In her first novel, VINDICATION (1993), Frances Sherwood showed how the life of the eighteenth century feminist Mary Wollstonecraft was often guided by love rather than by reason. In GREEN, an American girl living in the 1950’s is as susceptible to males as her famous predecessor.

Zoe McLaren lives in Monterey, California, the daughter of a Mormon father and an Armenian mother, who periodically rebels against her husband’s code by getting drunk. Zoe, too, defies Mormon standards. Her best friend is a black girl, Margo Robinson, who like her Jewish adoptive father is a Marxist. The two girls run away to spend a day in San Francisco, where Zoe allows a middle-aged poet to use her body, then pays for his dinner, thus establishing the pattern of submissiveness which will determine her future.

Zoe then becomes the disciple and the mistress of Margo’s father, Aaron Robinson. However, faced with an appearance before the House Un-American Activities Committee, Aaron commits suicide, and Zoe turns elsewhere. With her new husband, Greylen Cloud, supposedly a Native American, she moves to Big Sur, California, to live close to nature, only to find Greylen possessive, promiscuous, and abusive. Fearful for herself and for her unborn child, Zoe escapes.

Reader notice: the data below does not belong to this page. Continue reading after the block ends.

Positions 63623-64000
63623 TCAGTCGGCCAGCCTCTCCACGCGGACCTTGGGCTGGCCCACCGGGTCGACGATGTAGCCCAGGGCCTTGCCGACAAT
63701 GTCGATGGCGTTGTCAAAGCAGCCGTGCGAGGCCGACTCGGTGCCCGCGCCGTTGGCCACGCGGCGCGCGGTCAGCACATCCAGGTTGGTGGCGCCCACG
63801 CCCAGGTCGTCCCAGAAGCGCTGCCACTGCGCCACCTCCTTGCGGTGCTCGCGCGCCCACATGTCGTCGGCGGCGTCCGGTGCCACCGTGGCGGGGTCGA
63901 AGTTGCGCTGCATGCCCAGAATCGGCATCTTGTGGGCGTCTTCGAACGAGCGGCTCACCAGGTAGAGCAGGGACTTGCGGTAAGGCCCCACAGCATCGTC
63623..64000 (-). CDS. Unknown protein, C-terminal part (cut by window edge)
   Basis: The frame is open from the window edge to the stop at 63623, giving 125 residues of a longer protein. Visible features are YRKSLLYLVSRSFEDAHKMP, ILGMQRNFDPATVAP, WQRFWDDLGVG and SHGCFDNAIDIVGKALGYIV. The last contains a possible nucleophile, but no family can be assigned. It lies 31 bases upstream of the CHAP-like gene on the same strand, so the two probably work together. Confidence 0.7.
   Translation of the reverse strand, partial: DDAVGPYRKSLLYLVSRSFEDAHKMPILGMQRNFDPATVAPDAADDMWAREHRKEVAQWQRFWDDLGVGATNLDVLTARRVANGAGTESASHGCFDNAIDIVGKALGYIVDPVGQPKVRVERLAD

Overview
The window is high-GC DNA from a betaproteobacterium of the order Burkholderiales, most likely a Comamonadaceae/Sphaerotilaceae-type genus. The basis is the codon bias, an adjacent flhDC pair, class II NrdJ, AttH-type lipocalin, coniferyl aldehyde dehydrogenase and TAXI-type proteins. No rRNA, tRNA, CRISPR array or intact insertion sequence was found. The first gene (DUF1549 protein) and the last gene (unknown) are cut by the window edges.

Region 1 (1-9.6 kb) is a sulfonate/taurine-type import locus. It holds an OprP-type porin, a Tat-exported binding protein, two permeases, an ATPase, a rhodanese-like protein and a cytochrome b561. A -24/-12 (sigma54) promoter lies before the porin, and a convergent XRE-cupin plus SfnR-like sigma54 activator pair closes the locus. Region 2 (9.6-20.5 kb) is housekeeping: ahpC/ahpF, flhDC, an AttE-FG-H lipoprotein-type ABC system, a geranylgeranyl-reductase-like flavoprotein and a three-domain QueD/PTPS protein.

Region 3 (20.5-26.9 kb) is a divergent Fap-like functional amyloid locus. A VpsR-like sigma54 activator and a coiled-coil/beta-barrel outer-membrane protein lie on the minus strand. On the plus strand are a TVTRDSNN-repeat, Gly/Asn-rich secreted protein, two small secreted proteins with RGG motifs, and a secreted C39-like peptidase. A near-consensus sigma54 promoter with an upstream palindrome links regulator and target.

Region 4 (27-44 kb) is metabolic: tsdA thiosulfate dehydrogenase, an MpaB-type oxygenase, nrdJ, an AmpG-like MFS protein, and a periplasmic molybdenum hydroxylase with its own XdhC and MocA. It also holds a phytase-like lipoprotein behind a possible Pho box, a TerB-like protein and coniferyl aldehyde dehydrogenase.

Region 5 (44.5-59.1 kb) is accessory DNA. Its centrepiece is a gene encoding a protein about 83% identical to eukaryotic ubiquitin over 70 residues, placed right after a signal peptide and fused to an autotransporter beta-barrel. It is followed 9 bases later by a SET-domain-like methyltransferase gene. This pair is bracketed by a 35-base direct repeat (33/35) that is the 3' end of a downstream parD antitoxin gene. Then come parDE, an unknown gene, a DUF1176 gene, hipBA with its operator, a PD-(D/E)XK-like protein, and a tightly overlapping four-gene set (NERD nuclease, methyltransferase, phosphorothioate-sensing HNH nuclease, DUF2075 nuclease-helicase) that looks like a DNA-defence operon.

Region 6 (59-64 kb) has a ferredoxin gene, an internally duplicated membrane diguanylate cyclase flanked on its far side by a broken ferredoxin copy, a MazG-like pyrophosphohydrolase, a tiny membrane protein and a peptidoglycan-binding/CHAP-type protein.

After her baby is born, Zoe supports herself for a time, then lives with various family members before again establishing her own home. When the insane Greylen reappears, however, Zoe is unable to save her child. Devastated after the loss of her baby, Zoe very nearly kills herself, but she is saved, essentially by her own hard-won force of character. Though GREEN is sometimes as sad as life itself, it is often comic. Ultimately, it is also a success story, for the protagonist is no longer “green” and foolish, but strong enough to face whatever life brings.